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Influence of Understory Characteristics on Snowshoe Hare Habitat Use and Density
John A. Litvaitis, James A. Sherburne and John A. Bissonette
The Journal of Wildlife Management
Vol. 49, No. 4 (Oct., 1985), pp. 866-873
Stable URL: http://www.jstor.org/stable/3801359
Page Count: 8
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The influence of forest understory characteristics on snowshoe hare (Lepus americanus) habitat use and density was studied in eastern (Cherryfield) and western (Pierce Pond) Maine during 1981-83. Fecal pellet counts indicated that hares at Cherryfield preferred hardwood and avoided mixedwood and open understories during the leaf-off season (Oct-May) (P < 0.05). At Pierce Pond, hares used softwood more and hardwood and open understories less than expected during leaf off (P < 0.05). Hardwood understories provided the densest cover at Cherryfield, whereas at Pierce Pond softwoods were the densest cover. Hares in both areas used dense understories less during the leaf-on season (Jun-Sep). Spring population densities (0.1-1.7/ha) were correlated with understory density (r = 0.94, P < 0.001). Overwinter survival also was associated with understory density (r = 0.74, P < 0.04). Dense understories provided escape and thermal cover.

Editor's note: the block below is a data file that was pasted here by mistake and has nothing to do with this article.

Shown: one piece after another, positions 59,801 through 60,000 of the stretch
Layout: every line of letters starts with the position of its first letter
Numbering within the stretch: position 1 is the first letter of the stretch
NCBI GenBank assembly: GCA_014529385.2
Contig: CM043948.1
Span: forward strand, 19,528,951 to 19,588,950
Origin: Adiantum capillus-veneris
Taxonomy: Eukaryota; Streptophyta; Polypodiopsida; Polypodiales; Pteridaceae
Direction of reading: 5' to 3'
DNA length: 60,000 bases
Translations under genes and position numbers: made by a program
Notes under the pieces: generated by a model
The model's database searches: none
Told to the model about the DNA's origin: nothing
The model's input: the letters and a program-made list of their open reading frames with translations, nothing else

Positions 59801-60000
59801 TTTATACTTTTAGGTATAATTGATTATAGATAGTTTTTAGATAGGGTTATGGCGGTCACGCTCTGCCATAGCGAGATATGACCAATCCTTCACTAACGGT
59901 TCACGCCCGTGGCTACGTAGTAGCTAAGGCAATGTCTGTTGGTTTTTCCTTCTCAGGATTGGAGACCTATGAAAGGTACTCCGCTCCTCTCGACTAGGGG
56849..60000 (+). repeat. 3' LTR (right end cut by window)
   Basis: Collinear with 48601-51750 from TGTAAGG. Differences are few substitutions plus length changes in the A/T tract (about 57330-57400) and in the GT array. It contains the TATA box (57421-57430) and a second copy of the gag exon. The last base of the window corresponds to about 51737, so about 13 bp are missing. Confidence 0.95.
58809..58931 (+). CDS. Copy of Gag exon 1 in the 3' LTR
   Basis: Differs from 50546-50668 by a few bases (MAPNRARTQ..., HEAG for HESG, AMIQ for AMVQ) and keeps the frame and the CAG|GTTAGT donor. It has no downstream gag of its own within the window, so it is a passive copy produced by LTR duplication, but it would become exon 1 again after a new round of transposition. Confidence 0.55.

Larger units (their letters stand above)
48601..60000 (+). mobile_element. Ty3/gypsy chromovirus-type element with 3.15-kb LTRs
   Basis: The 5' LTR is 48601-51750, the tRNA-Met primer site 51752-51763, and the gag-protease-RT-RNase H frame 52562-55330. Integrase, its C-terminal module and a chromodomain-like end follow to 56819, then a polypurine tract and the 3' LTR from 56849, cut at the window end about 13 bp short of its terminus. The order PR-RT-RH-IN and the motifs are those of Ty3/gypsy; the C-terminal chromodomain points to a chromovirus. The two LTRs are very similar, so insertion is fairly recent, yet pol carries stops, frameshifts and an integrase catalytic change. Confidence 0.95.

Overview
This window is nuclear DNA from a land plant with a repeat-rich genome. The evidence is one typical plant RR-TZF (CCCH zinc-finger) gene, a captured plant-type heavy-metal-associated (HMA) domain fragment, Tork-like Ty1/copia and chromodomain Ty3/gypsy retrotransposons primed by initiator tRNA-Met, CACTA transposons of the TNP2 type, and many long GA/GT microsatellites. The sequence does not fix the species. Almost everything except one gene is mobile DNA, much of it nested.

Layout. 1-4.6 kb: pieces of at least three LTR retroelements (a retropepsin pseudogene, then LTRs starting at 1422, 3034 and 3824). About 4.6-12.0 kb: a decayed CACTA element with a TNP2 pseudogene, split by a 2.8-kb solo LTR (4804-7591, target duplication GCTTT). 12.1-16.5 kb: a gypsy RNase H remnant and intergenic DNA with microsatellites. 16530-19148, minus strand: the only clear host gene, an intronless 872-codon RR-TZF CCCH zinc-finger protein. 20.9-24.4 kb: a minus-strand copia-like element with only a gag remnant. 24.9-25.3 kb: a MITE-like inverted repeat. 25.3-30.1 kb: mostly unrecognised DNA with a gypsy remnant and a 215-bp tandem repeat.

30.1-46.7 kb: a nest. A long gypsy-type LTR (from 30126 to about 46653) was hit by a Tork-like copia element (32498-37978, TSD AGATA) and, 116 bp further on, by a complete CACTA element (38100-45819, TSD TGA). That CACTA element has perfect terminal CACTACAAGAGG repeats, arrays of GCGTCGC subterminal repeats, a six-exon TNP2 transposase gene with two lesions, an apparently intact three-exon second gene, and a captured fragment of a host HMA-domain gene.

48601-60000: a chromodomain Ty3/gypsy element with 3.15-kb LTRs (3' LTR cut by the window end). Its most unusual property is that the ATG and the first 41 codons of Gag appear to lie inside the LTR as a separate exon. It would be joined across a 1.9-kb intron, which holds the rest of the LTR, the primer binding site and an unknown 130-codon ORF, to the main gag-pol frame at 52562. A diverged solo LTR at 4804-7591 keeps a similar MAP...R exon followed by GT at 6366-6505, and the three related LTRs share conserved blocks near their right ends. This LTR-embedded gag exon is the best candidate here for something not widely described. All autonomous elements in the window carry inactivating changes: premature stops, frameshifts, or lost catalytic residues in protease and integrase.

The Journal of Wildlife Management © 1985 Wiley